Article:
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Apple Shares New 'Fly Market' iPhone X Video Focusing on Apple Pay

Apple today shared a new iPhone X video on its YouTube channel, which is designed to highlight Apple Pay payments approved with Face ID.

Called "Fly Market," the video is set to the song "Back Pocket" by Vulfpeck. It features a man dancing through an open air market making purchases with just a look. Every item he looks at flies onto his body like magic.

Apple Pay on iPhone X is unique because purchases are approved with Face ID rather than Touch ID. Making a purchase is as simple as looking at the iPhone to unlock it using facial recognition, and then clicking twice on the Side button.

"Fly Market" is the second video Apple has released in recent weeks showing off Face ID on the iPhone X. The first video, "Unlock," was done in the same vein, with Face ID on the iPhone X causing everything in the surrounding area to unlock.

Related Roundups: Apple Pay, iPhone X
Buyer's Guide: iPhone X (Buy Now)

Apple's Services Category Set to Be the Company's Main Revenue Driver Over the Next Five Years

Apple's services revenue is growing at a rapid pace and is on track to be the company's primary revenue driver in the future, according to a note Morgan Stanley analyst Katy Huberty shared with investors this morning (via Business Insider).

Huberty believes that over the course of the next five years, services revenue growth will contribute more than 50 percent of Apple's total revenue growth. The iPhone, meanwhile, will make up just 22 percent of revenue growth during the same time period, despite the fact that it's contributed 86 percent of Apple's revenue growth over the past five years.

Although "over the last five years, the vast majority (86%) of Apple's 8% annual revenue growth was driven by iPhone sales, it is through monetization of Apple's Services business that we see the company still generating mid single digit revenue growth," she said.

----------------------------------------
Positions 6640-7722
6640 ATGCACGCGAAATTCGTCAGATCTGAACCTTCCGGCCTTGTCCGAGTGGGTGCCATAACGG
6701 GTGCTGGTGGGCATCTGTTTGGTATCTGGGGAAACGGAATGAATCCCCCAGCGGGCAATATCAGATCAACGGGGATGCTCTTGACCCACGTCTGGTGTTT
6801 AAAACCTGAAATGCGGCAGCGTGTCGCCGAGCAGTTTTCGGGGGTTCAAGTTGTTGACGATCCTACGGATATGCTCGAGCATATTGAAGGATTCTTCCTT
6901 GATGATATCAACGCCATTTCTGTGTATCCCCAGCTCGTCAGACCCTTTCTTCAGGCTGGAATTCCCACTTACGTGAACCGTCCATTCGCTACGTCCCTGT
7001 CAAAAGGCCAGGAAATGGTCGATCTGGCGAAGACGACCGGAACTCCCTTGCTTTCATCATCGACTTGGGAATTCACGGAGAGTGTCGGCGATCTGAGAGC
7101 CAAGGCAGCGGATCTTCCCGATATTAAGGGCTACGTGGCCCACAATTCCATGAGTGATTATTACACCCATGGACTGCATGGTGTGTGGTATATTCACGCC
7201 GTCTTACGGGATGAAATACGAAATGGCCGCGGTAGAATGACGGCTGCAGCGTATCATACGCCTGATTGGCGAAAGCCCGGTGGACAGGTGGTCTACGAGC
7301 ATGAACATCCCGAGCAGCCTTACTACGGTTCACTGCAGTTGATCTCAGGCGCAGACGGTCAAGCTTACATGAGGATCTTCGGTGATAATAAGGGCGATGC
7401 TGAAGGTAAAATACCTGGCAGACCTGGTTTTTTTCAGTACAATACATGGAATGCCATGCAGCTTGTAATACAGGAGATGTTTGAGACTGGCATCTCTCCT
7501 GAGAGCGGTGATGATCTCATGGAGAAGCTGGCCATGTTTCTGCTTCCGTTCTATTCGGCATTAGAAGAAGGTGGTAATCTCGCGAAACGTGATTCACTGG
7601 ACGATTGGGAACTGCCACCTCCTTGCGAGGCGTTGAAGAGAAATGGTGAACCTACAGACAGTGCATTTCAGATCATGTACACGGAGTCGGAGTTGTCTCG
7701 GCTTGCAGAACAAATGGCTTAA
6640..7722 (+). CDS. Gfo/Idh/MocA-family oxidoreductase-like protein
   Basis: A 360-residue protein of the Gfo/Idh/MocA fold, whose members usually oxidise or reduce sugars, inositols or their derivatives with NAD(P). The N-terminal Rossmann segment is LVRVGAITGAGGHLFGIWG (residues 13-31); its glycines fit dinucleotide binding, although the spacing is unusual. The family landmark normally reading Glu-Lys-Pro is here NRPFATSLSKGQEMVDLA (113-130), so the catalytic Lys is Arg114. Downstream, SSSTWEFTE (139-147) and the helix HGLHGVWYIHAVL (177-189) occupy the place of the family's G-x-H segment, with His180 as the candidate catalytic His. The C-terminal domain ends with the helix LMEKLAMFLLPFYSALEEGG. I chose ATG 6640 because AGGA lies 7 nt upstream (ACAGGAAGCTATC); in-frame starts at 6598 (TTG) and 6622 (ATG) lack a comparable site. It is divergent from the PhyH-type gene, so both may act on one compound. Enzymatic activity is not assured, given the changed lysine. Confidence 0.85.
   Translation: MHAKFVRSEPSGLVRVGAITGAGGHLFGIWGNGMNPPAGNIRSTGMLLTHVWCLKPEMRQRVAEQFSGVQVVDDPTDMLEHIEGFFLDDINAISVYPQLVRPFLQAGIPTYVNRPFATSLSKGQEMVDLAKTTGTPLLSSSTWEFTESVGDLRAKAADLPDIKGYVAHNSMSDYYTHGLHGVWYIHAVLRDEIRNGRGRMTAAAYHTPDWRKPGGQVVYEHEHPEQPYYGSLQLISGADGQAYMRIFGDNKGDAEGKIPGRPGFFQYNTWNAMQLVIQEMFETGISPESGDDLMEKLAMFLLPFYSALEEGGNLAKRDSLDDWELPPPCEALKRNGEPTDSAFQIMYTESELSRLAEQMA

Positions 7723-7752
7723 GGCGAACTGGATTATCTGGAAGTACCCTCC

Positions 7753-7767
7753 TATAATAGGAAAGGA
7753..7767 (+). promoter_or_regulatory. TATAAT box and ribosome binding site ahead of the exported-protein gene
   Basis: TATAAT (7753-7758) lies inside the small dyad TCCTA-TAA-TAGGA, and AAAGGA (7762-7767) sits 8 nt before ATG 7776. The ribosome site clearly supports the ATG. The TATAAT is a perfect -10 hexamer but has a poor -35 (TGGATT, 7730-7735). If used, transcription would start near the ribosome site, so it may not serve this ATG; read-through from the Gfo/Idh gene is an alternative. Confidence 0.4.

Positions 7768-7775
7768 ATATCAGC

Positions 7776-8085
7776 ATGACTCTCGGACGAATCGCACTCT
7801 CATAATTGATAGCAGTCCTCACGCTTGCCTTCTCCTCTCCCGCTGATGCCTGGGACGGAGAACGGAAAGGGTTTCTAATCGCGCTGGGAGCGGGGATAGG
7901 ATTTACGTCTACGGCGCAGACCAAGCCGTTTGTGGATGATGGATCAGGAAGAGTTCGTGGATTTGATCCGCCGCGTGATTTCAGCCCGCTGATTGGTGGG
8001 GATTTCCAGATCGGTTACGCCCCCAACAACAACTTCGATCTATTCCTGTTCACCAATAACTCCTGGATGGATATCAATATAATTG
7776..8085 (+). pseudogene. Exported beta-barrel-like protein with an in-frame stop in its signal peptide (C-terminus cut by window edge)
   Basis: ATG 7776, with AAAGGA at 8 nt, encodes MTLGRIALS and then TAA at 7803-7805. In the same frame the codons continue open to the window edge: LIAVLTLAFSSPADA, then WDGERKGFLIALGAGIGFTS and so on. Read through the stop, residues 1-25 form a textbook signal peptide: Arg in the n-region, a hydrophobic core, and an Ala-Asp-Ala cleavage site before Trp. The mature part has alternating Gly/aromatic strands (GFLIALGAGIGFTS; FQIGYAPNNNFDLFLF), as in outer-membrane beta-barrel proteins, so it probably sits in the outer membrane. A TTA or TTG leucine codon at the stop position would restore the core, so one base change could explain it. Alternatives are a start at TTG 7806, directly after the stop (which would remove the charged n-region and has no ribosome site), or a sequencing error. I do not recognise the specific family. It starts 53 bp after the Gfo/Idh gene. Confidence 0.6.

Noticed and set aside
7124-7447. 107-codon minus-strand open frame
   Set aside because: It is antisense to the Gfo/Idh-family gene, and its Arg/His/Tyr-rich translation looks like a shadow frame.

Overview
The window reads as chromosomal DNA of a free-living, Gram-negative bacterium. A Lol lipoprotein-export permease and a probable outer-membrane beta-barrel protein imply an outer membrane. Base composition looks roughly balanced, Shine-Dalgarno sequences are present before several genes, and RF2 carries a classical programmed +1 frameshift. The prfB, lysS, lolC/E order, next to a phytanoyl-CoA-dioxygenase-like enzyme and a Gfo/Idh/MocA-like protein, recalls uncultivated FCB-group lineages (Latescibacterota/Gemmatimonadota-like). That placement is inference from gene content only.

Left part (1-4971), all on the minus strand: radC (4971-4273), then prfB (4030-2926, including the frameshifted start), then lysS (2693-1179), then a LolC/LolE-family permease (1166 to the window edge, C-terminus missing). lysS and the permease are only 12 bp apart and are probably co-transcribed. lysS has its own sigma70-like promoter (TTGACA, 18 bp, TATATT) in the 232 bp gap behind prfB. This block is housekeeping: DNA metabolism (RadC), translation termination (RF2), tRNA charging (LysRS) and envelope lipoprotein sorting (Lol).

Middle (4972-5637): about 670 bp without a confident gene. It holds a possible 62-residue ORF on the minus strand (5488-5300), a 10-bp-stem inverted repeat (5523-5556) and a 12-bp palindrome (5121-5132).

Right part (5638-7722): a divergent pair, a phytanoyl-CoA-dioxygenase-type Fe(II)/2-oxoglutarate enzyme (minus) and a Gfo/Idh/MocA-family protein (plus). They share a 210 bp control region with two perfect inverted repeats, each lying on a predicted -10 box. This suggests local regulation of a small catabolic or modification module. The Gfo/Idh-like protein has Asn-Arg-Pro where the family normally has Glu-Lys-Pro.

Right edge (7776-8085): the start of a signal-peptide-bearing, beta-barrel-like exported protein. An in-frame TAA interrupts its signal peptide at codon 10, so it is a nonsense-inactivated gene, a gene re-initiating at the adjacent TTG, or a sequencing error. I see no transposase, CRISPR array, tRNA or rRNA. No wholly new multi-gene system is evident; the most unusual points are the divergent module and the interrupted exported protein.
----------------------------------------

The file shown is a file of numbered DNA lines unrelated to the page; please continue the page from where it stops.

Huberty estimated that roughly 60% of revenue growth is now attributable to services. That, coupled with wearables, like the Apple Smart Watch, "will drive almost all of Apple's growth over the next five years," she added.
For the last several years, Apple's services category has been setting continual quarterly revenue records thanks to its rapid growth. In the first fiscal quarter of 2018, for example, services brought in $8.5 billion, up 18 percent year over year.

The services category includes iTunes, the App Store, Apple Music, iCloud, Apple Pay, and AppleCare.

According to Huberty, services revenue is at roughly $30 per device, up from $25 two years ago, but that might not be an accurate reflection of actual spending. Most Apple users do not currently pay for services, which could mean that revenue per active user is well above and "possibly double" the $30 metric.

Just 18 percent of Apple's total device installed base subscribe to paid Apple services, which means there's a lot of potential for growth in recurring revenue sources. Apple Music, iCloud, and Apple Pay are all services that Huberty believes have yet to be fully monetized.

Apple Music, as an example, has seen considerable growth since its launch and now boasts over 36 million subscribers. Just 2.9 percent of Apple customers subscribe, however. Apple Pay usage is also low, despite the fact that it's available in more than 50 percent of retail locations in the United States.

According to Huberty, Morgan Stanley is confident in Apple's growth through services monetization, with the firm setting a price target of $203 on Apple shares, which are currently trading at ~$170.

As Tim Cook often says, Apple's services category has already reached the size of a Fortune 100 company, and Apple has set a goal to double its 2016 services revenue by 2020, a target the company is well on its way to hitting.